The scientists include David Ross, who said in an interview that FDA supervisors forced him to retract a recommendation that the antibiotic Ketek, made by Sanofi-Aventis SA, was probably too dangerous to be used for treating two common respiratory infections. The drug was approved in 2004 and had $148 million in sales in 2005.
Ross is one of four current or former employees of the FDA who are working with Congress on bills intended to create more stringent drug safety rules. One change being proposed would create a new office to monitor the safety record of drugs after they're on the market. Next week, several of the critics will state their concerns at a congressional hearing into the FDA.
"I felt like if I didn't do something and people got hurt, I wouldn't be able to stand it," said Ross, 48, who worked at the FDA for a decade before resigning in November. "I'm getting a chance to say what the problems are, and I'm getting a chance to fix them."
Legislation proposed by Senators Charles Grassley, an Iowa Republican; Edward Kennedy, a Massachusetts Democrat; and other lawmakers would give the FDA greater authority to restrict the use of drugs with side effects and require the registration of drug-company clinical trials.
The proposal to create a separate group within the FDA with power to monitor the safety of drugs after they are on the market was inspired by the FDA whistleblowers, Grassley said. They told him the scientists who oversee reports about drug side effects lack the clout to alert doctors and the public about what they have identified.
"Without the benefit of whistleblowers, would I even know that the office of drug safety is under the thumb of the office of new drugs and needs to be separated?" Grassley said in an interview. He said the critics have suggested that the approval group may not be aggressive in recalling or restricting the use of drugs it allowed onto the market.
The 12,000-employee FDA regulates products that account for more than $1.5 trillion in annual sales, or more than a 10th of the U.S. economy. Besides food and medicine safety, the agency writes and enforces rules on cosmetics and medical devices such as heart defibrillators.
The FDA's oversight of drug safety has come under lawmakers' scrutiny in the past three years after studies linked antidepressants to suicide risk for children and painkillers to elevated chances of heart attacks. Merck & Co., based in Whitehouse Station, New Jersey, withdrew its top-selling pain drug Vioxx in September, 2004 after a company study showed the drug's use was tied to higher heart attack and stroke risks.
The FDA critics helping lawmakers include David Graham, an FDA medical officer who questioned the health risks of Vioxx years before its withdrawal. Ross and John Powers, former FDA medical officers, raised challenges to the agency's oversight of Ketek, sold by Paris-based Sanofi.
The FDA won't comment on the pending legislation or employees' role in creating it, said spokeswoman Kathleen Quinn in an e-mail. The agency does support "employees' communicating their personal opinions," without necessarily agreeing, she said.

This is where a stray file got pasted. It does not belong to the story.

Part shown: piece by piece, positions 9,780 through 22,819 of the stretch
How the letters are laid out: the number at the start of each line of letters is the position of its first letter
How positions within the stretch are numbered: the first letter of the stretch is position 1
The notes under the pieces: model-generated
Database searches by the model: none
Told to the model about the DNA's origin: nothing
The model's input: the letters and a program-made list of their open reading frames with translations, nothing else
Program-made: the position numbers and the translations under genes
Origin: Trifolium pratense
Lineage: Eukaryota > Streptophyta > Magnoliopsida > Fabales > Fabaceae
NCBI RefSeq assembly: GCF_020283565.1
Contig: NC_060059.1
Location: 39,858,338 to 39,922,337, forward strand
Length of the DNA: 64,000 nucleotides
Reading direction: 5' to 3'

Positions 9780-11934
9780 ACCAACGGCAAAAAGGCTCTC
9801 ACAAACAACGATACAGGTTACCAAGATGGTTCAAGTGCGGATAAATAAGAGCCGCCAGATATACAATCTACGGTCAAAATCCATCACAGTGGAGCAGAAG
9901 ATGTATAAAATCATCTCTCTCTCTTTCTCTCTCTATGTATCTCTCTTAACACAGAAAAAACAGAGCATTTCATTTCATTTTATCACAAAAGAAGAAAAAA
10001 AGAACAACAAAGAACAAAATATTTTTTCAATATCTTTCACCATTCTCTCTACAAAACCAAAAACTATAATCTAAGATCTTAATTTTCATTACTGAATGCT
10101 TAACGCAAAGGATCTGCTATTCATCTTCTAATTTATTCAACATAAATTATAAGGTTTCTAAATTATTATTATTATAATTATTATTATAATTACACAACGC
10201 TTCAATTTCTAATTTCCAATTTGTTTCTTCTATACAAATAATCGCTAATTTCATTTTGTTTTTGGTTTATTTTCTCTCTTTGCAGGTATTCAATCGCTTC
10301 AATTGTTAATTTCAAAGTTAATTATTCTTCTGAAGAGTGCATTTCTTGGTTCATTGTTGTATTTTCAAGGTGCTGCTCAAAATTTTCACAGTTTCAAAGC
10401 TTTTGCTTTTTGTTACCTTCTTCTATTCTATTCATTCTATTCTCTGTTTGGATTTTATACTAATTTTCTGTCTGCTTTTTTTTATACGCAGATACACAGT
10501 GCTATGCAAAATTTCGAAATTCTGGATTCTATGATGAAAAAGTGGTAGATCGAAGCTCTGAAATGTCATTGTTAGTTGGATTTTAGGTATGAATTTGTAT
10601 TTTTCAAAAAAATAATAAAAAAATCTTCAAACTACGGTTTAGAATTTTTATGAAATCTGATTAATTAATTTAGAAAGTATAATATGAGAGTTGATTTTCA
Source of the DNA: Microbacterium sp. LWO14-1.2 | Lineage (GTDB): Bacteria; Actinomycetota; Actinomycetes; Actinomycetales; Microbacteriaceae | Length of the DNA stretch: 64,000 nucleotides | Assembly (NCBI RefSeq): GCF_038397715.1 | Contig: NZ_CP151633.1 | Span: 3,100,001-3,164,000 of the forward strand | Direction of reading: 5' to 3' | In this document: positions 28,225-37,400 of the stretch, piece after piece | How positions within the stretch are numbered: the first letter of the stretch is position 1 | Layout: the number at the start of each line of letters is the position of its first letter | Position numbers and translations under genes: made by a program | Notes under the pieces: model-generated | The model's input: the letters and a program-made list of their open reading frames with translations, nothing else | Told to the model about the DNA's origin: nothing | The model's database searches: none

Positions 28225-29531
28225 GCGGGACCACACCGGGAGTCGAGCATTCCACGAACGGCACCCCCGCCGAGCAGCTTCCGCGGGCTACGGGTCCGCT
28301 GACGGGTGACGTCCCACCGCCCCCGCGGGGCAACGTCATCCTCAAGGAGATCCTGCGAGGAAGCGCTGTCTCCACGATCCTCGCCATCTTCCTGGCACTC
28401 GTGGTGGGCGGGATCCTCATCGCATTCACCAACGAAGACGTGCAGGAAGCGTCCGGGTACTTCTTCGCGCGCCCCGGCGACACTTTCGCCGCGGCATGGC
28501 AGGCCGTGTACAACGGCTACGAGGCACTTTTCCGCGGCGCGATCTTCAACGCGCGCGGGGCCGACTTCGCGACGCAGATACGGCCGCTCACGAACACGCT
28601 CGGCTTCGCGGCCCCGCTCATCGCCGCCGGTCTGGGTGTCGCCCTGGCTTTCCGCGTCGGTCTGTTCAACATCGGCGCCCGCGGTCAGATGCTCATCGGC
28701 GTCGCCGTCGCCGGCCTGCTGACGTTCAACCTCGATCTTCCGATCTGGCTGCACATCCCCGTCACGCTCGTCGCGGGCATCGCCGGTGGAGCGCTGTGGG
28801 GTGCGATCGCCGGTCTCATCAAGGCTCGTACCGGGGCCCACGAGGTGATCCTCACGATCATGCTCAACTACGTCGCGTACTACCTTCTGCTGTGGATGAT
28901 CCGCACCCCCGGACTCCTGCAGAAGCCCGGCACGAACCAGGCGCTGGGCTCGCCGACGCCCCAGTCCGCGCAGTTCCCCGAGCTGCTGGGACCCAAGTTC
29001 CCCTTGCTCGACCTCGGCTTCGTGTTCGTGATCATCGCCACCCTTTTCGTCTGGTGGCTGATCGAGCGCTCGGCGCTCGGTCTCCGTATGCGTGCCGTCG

The drug agency last week pledged to strengthen safety monitoring. It is proposing a test program to examine side effects of new medications after 18 months of sales. Drugmakers say new legislation isn't needed.
'Best in the World'
"The U.S. drug safety surveillance system at the FDA is the best in the world," said Alan Goldhammer, deputy vice president for regulatory affairs for the Pharmaceutical Research and Manufacturers of America, the industry's trade group in Washington.
Some of the FDA employees said they have responded to requests to discuss their cases with Senate aides for Grassley and Kennedy, as well as with Christopher Dodd, a Democrat from Connecticut, and Michael Enzi, a Republican from Wyoming. In the House, the critics have talked with staff for Democratic Representatives Henry Waxman of California and Ed Markey of Massachusetts.
Ross said his suggestions were shaped by the way the FDA responded to his findings about Ketek when he was a medical team leader. He wrote in a safety review that the drug's risks appeared too great to allow approval for treatment of bronchitis and sinusitis, two common respiratory infections.
Ketek Safety Review
"I was called into my division director and told to 'soften my review,"' Ross said. He changed the wording to be more "neutral," he said. "When I made scientific arguments, they were ignored when there was an economic argument for the company."
On Dec. 15, a panel of FDA advisers said the drug shouldn't be routinely prescribed for the two conditions because of risks of liver damage and death. The panel suggested keeping the drug on the market only for treating pneumonia, a more severe illness. The FDA hasn't acted on the recommendation.
Sanofi's chief medical officer, Doug Greene, said in a statement issued after the FDA panel meeting that the company would discuss the matter with the FDA. He said Sanofi considers patient safety its "highest priority."
In a recent meeting with staff for Grassley and Dodd, Ross said he suggested that all FDA staff reviews of medications be posted on the agency's Web site. Powers said congressional aides have sent him draft legislation for comment.
"Some FDA managers refuse to even admit there's a problem," said Powers, who quit in October as the lead medical officer for antimicrobial drug development and resistance initiatives. "Its kind of like alcoholism. You have to admit you have a problem before you can do something about it."